Wen vows to tackle inflation, boost incomes
Premier Wen Jiabao says fighting inflation is a priority this year and the benefits of economic growth will be spread to ward off threats to social stability.
In his policy speech at the opening of the annual session of the National People's Congress - China's equivalent of a state of the union address - Wen also said the government aimed to achieve economic growth of 8 per cent this year while containing the inflation rate at 4 per cent.
Wen acknowledged 'great resentment' in China over growing income disparity, corruption and other problems, and vowed his government would work harder to meet public demands.
He also admitted his government had 'not yet fundamentally solved a number of issues that the masses feel strongly about'.
The government would 'effectively solve problems that cause great resentment among the masses', Wen told nearly 3,000 NPC deputies in his two-hour address at the Great Hall of the People in Beijing.
'Recently, prices have risen fairly quickly and inflation expectations have increased,' Wen said. 'This problem concerns the people's well-being, bears on overall interests and affects social stability.
'We must, therefore, make it our top priority in macroeconomic control to keep overall price levels stable.'
Zheng Jiemin, an NPC deputy from Zhejiang, said local governments should ensure that inflation would not lower people's living standards.
Priscilla Lau Pui-king, an NPC deputy from Hong Kong who is an associate economics professor at Polytechnic University, said: 'The central government's target for inflation of 4 per cent will help relieve the surging prices in Hong Kong, because much food consumed in the city is imported from the mainland.'
Wen said the government would impose price controls as needed and build up reserves of key food items that could be released into the market when needed.
The government will increase funding to support the production of wheat, rice and other agricultural products.
The other targets for this year include creating nine million jobs and containing the urban unemployment rate at 4.6 per cent.
Wen said the planned budget deficit of 900 billion yuan (HK$1.07 trillion) would support a 'proactive fiscal policy' and boost spending on education, health care and public housing. The government says it expects M2 money supply, a broad measure of the amount of money in the economy, to grow by 16 per cent this year as it continues its 'prudent monetary' policy.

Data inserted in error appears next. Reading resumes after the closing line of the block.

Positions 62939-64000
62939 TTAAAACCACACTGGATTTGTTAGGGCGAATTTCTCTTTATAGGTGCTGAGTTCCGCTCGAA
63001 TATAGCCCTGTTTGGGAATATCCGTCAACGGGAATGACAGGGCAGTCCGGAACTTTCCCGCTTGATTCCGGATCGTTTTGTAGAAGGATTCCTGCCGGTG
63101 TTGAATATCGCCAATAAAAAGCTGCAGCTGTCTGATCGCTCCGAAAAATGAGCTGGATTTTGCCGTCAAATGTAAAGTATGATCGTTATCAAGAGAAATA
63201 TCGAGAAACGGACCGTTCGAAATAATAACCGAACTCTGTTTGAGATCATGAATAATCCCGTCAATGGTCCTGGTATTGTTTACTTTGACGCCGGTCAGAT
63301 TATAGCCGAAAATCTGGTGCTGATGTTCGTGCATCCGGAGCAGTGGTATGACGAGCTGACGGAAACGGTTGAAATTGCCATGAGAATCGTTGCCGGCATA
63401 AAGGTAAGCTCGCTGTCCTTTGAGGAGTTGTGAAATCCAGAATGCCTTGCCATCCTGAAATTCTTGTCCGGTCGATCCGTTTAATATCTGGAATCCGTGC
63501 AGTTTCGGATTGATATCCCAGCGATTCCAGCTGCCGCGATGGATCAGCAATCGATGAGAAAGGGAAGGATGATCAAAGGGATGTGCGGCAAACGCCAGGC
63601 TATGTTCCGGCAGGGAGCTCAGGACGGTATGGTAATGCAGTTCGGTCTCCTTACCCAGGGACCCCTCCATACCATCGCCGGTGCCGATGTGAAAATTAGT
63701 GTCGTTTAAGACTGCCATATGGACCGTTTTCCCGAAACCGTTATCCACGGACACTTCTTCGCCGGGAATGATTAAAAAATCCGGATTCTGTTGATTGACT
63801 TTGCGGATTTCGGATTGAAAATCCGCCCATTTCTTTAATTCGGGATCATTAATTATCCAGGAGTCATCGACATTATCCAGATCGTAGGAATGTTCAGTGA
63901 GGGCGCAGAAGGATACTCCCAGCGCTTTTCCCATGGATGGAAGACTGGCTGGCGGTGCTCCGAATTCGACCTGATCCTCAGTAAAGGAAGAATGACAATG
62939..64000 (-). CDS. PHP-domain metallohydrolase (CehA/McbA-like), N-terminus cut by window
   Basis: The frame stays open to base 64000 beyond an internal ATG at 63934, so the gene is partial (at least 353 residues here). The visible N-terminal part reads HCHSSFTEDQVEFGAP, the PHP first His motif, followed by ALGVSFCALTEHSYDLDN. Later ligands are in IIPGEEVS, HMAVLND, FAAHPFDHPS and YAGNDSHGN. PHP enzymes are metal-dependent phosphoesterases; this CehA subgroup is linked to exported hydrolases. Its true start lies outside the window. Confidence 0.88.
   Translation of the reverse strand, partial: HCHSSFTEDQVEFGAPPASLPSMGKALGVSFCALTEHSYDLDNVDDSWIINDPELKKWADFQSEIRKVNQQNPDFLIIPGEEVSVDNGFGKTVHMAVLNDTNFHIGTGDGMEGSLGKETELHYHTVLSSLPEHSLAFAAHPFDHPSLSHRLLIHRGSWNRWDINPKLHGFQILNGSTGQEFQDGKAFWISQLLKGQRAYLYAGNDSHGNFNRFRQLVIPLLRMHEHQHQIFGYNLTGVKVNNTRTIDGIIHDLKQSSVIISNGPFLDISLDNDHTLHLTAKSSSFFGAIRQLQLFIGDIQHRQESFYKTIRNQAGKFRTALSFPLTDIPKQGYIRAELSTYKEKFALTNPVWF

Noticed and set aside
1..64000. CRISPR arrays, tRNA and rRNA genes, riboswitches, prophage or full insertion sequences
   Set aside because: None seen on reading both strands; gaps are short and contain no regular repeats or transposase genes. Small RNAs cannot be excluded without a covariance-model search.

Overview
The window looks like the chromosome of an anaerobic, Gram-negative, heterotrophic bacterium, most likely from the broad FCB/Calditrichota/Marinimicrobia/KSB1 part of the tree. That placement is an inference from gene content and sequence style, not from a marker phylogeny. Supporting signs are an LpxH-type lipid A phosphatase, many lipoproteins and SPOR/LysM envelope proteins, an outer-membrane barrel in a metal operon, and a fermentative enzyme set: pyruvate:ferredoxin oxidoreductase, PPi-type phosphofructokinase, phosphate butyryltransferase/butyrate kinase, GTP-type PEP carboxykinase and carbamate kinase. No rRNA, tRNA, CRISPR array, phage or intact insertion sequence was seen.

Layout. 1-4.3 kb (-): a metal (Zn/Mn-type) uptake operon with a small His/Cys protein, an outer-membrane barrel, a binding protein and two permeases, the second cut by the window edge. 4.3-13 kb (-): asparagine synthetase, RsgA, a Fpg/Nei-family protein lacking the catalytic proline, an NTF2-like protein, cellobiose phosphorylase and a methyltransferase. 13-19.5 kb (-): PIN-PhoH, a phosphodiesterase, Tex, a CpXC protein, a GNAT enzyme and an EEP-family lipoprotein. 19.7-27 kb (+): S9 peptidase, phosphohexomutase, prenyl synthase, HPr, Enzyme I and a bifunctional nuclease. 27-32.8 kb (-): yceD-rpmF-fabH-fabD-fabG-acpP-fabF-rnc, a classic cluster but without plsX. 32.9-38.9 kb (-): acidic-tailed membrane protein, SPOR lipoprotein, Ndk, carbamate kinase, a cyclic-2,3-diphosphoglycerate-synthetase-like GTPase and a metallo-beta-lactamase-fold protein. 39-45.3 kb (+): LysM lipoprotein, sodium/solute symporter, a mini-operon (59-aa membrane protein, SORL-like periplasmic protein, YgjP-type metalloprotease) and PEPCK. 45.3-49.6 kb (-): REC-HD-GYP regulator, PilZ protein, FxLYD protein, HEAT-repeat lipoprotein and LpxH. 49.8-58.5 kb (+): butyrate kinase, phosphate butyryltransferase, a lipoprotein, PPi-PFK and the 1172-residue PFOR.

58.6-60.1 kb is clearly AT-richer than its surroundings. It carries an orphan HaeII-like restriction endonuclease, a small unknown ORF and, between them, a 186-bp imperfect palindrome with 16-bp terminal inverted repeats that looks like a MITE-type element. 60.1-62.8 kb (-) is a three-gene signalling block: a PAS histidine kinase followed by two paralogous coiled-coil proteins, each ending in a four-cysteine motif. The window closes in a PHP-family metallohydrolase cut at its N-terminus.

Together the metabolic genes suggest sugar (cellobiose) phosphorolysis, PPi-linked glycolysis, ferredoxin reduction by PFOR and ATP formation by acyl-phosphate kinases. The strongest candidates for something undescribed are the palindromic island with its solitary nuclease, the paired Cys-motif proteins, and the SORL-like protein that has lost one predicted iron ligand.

The NPC has convened amid an increase in tension after a similar mix of issues helped spark unrest and unseat some authoritarian governments across the Arab world.
An inflation two-year high of 5.1 per cent in November, largely driven by food price increases, affected hundreds of millions of poor farmers and low-paid workers. Inflation, which has been a major source of unrest in the past, was down slightly at 4.9 per cent in January.
The NPC meeting's agenda this year will also include the endorsement of the nation's next five-year development plan.
It sets the annual economic growth target for the next five years at 7 per cent and stresses the need to improve people's livelihoods by rebalancing the economy and structural reform.
Decades of blistering export growth and fixed-asset investment made the mainland's economy the second-largest in the world but have also created many problems, including uneven development, a widening wealth gap and environmental damage.
The 7 per cent annual economic growth target for the next five years is the lowest in the past 30 years. During the period covered by the last five-year plan - 2006 to 2010 - annual economic growth averaged 11.2 per cent.
Wen said recently that lower growth would help shift the country's economic focus towards higher-quality growth, more widespread sharing of the benefits and a clampdown on environmental abuse.
'Our main purpose is to transform the pattern of economic development ... to accelerate economic restructuring and raise the quality of development as well as improve the people's well-being and promote social harmony,' Wen said yesterday.
Qing Wang, chief China economist with Morgan Stanley, said that 'people's livelihoods' would be the buzzwords at the NPC meeting and for the next five years.
NPC deputy Li Dongsheng said controlling housing prices, improving medical services, raising social welfare benefits and reforming wealth distribution would be the main tasks in the next five years. Another deputy, Xie Zilong , said the key to achieving the government's goals would be raising people's incomes.
Wen repeatedly lamented the mainland's 'huge income gap'.
In the next five years, Wen pledged to create 45 million urban jobs, reduce the number of people living in poverty, increase incomes, raise minimum wages and basic pensions and increase individual income tax thresholds.
'We will continue to increase government spending used to help expand consumption, and increase subsidies to low-income urban residents and farmers,' he said.
Major targets for 2011
GDP growth: around 8%
Consumer Price Index increase: 4%
Create over nine million new jobs for urban residents
Projected deficit for central government: 700 billion yuan
Keep urban unemployment at or below 4.6%
Funds to stimulate employment: 42.3 billion yuan
Extend old-age insurance for rural residents to cover 40% of counties
Build 10 million government-subsidised homes